Quakers and Peace - a blog from Hannah Brock
This article by Hannah Brock was written for the German SCM magazine in Spring 2012. We thought you might like to read it!
Hannah is a Quaker from the Isle of Wight. Before serving in Bethlehem with EAPPI she has been working for peace and development charities in the UK.
She is a member of the community for young Quakers (18 - 30ish), Young Friends General Meeting, and is inspired by the saying of William Penn, ''Let us then see what love can do'.
Quakers and Peace
“So, what do Quakers actually believe?” is a question often asked. The response is complicated! Quakers have no creed; we share a way of life and an approach to spirituality, based on what we call ‘testimonies’. Testimonies are our witness to the world of our experience of God. The most prominent of these are Simplicity, Truth, Equality and Peace. And perhaps the best known of these is Peace.
Unlike other testimonies, the peace testimony is also a form of words, written in 1651. The introduction reads: ‘All bloody principles and practices, we...do utterly deny.¬’ Another early proclamation influential to many Friends is George Fox’s (one of the earliest Quakers) hope that we look for ‘that of God’ in everyone. We are all equally valuable, with ‘that of God’ within us. Therefore how can we justify harming another person?
A strict devotion to pacifism is not shared by all Quakers today, but we still strive for peace in our local and global communities, and in our personal lives. Nonviolence is central to many Quakers’ understanding of the teaching of Jesus. Our corporate experience has led us to work for peace in many different areas – all prompted by the same spiritual truths.
‘Peace’ means building a just world in which conflicts are handled non-violently, and structural, cultural, emotional and physical violence is challenged, and those who suffer are salved. Thus, Quakers have been influential ¬in supporting causes including prison reform and the abolition of slavery, as well as more obvious ‘peace’ causes such as campaigns for disarmament and for the rights of conscientious objectors.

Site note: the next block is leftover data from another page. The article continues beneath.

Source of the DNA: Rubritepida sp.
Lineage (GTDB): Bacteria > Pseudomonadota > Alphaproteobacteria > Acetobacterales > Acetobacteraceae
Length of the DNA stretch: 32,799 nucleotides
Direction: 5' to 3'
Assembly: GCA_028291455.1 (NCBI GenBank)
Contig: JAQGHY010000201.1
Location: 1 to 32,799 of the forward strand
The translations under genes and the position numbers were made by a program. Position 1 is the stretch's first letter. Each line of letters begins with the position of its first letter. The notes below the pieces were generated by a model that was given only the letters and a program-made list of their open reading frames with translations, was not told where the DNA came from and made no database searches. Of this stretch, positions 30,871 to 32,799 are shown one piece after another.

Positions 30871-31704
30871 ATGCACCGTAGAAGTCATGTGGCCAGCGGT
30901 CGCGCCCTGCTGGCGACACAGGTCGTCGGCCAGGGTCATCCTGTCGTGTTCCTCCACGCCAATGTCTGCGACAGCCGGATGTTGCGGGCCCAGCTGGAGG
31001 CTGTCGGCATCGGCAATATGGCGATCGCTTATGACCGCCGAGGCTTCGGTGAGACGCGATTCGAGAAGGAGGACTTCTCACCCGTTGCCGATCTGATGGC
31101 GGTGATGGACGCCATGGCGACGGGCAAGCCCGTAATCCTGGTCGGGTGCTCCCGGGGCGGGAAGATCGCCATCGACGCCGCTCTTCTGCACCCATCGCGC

I write from Bethlehem, where I am working as a human rights witness with the Ecumenical Accompaniment Programme in Palestine and Israel (EAPPI), an initiative of the World Council of Churches. As I work here, the understanding that there is ‘that of God’ in everyone is constantly on my mind.
This insight reminds me of the call from Matthew to “seek ye first the kingdom of God.” It asks me to look immediately for that of God - to look for the light - in every person and circumstance, however hard this seems. To do other - to assume the worst - is an act of violence in my heart towards the other person. It’s quite a challenge! But I find it a useful spiritual practice when approaching soldiers.
As a Quaker, I sometimes feel like we are a quiet, lone voice working for peace. Whilst other denominations involve themselves in other worthwhile commitments such as poverty eradication or services for the homeless, it can seem like the pursuit of alternatives to violence falls to the bottom of their lists.
I am delighted, therefore, to be part of a programme, in EAPPI, which brings together people of many different Christian traditions, from 21 countries, to work for a just peace in the ‘Holy Land’. It gives me hope to find women and men of many faiths and none doing that which, to quote the 1651 declaration, ‘tends to the peace of All’. Find out more about the Quakers at www.quaker.org.uk and about EAPPI at www.eappi.org.